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Found in: Page 443

### Essential Calculus: Early Transcendentals

Book edition 2nd
Author(s) James Stewart
Pages 830 pages
ISBN 9781133112280

# Calculate the first eight terms of the sequence of partial sums correct to four decimal places. Does it appear that the series is convergent or divergent?$$\sum\limits_{n = 1}^\infty {\frac{1}{{\ln (n + 1)}}}$$

Convergent.

See the step by step solution

## Definition

A convergent series is an infinite sum of a sequence of numbers$$\sum\limits_{n = 1}^\infty {{a_n}}$$ that adds up to finite number.

A divergent series is a series that does not converge, so if add up all of the terms of the series$$\sum\limits_{n = 1}^\infty {{a_n}}$$ don't have finite sum.

## Find terms

Consider the series$$\sum\limits_{n = 1}^\infty {\frac{1}{{\ln (n + 1)}}}$$

When$$n = 1$$

\begin{aligned}\sum\limits_{n = 1}^\infty {\frac{1}{{\ln (n + 1)}}} &= \frac{1}{{\ln (1 + 1)}}\\ &= \frac{1}{{\ln (2)}}\\ &= 1.4427\end{aligned}

When$$n = 2$$,

\begin{aligned}{s_2} &= \sum\limits_{n = 1}^2 {\frac{1}{{\ln (n + 1)}}} \\ &= \frac{1}{{\ln (2)}} + \frac{1}{{\ln (3)}}\\ &= 1.4427 + 0.91023\\ &= 2.35293\end{aligned}

## find terms

When$$n = 3$$,

\begin{aligned}{s_3} &= \sum\limits_{n = 1}^3 {\frac{1}{{\ln (n + 1)}}} \\ &= \frac{1}{{\ln (2)}} + \frac{1}{{\ln (3)}} + \frac{1}{{\ln (4)}}\\ &= 3.0743\end{aligned}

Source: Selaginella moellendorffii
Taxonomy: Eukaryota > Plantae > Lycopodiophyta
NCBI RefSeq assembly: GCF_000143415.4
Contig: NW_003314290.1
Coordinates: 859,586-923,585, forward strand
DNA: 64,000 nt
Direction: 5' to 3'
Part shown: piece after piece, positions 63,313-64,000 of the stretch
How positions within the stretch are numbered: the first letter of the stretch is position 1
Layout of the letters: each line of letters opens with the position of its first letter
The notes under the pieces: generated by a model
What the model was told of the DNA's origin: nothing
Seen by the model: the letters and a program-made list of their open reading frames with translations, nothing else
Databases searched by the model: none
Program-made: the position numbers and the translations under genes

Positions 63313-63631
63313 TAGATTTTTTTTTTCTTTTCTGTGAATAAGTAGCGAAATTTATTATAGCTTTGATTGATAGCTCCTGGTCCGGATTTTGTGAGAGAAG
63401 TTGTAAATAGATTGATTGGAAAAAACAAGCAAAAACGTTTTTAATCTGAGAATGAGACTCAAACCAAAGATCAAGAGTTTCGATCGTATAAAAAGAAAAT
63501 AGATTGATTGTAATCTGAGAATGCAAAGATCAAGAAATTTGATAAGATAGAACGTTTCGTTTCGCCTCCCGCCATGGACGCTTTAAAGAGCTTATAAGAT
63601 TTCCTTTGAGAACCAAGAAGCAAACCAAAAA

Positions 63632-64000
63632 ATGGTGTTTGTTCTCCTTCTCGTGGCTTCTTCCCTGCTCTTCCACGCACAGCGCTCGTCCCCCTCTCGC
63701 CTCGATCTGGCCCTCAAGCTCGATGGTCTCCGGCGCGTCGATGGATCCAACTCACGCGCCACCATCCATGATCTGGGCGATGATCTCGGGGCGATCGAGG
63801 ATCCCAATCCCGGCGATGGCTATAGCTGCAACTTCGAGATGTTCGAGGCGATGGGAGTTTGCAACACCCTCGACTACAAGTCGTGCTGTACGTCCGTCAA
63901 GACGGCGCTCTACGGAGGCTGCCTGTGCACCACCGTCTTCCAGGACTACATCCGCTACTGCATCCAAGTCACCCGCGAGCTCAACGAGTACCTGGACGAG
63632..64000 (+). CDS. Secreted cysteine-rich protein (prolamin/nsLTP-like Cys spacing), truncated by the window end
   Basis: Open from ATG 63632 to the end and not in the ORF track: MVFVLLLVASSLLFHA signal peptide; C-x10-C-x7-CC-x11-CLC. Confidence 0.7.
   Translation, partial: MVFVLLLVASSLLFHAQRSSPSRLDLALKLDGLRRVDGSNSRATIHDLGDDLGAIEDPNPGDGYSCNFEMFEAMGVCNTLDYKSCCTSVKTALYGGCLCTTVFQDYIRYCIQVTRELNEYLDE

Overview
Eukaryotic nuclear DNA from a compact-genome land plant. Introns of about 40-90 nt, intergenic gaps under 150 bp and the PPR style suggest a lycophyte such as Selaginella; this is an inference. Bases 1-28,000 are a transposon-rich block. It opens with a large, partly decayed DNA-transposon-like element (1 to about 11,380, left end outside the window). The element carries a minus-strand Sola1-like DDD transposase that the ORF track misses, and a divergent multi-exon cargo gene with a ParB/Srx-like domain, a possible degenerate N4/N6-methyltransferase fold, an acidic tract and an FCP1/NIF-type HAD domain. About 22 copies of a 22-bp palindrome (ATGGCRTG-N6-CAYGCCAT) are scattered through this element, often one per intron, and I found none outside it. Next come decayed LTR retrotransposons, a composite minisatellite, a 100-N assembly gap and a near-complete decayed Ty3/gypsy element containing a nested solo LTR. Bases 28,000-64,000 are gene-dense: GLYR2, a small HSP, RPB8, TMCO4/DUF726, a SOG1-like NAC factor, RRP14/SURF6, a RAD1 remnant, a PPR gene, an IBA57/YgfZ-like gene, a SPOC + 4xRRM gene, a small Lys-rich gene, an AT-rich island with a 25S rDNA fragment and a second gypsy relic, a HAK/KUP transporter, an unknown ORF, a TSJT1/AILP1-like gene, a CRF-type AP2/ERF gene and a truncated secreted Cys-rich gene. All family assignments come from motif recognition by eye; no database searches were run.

When$$n = 4$$,

\begin{aligned}{s_4} &= \sum\limits_{n = 1}^4 {\frac{1}{{\ln (n + 1)}}} \\ &= \frac{1}{{\ln (2)}} + \frac{1}{{\ln (3)}} + \frac{1}{{\ln (4)}} + \frac{1}{{\ln (5)}}\\ &= 3.6956\end{aligned}

## Find terms

When$$n = 5$$,

\begin{aligned}{s_5} &= \sum\limits_{n = 1}^5 {\frac{1}{{\ln (n + 1)}}} \\ &= \frac{1}{{\ln (2)}} + \frac{1}{{\ln (3)}} + \frac{1}{{\ln (4)}} + \frac{1}{{\ln (5)}} + \frac{1}{{\ln (6)}}\\ &= 4.2537\end{aligned}

When$$n = 6$$,

\begin{aligned}{s_6} &= \sum\limits_{n = 1}^6 {\frac{1}{{\ln (n + 1)}}} \\ &= \frac{1}{{\ln (2)}} + \frac{1}{{\ln (3)}} + \frac{1}{{\ln (4)}} + \frac{1}{{\ln (5)}} + \frac{1}{{\ln (6)}} + \frac{1}{{\ln (7)}}\\ &= 4.7676\end{aligned}

## Find terms

When$$n = 7$$,

\begin{aligned}{s_7} &= \sum\limits_{n = 1}^7 {\frac{1}{{\ln (n + 1)}}} \\ &= \frac{1}{{\ln (2)}} + \frac{1}{{\ln (3)}} + \frac{1}{{\ln (4)}} + \frac{1}{{\ln (5)}} + \frac{1}{{\ln (6)}} + \frac{1}{{\ln (7)}} + \frac{1}{{\ln (8)}}\\ &= 5.2485{\rm{ }}\\{\rm{When }}n = 8\\{s_8} &= \sum\limits_{n = 1}^8 {\frac{1}{{\ln (n + 1)}}} \\ &= \frac{1}{{\ln (2)}} + \frac{1}{{\ln (3)}} + \frac{1}{{\ln (4)}} + \frac{1}{{\ln (5)}} + \frac{1}{{\ln (6)}} + \frac{1}{{\ln (7)}} + \frac{1}{{\ln (8)}} + \frac{1}{{\ln (9)}}\\ &= 5.7036\end{aligned}

## Check convergence

Using result that if the sequence$$\left\{ {{s_n}} \right\}$$ is convergent, then $$\mathop {\lim }\limits_{n \to \infty } {s_n} = s$$exists is a real number.

So, the series $$\sum {{a_n}}$$is called convergent and the sequence $$\left\{ {{s_n}} \right\}$$is divergent, then the series is called divergent.

Let$${a_n} = \frac{1}{{\ln (n + 1)}}$$then

\begin{aligned}\mathop {\lim }\limits_{n \to \infty } {a_n} &= \mathop {\lim }\limits_{n \to \infty } \frac{1}{{\ln (n + 1)}}\\ &= \frac{1}{{\ln (\infty )}}\\ &= \frac{1}{\infty }\\ &= 0{\rm{ (define) }}\end{aligned}

Therefore, the series is convergent.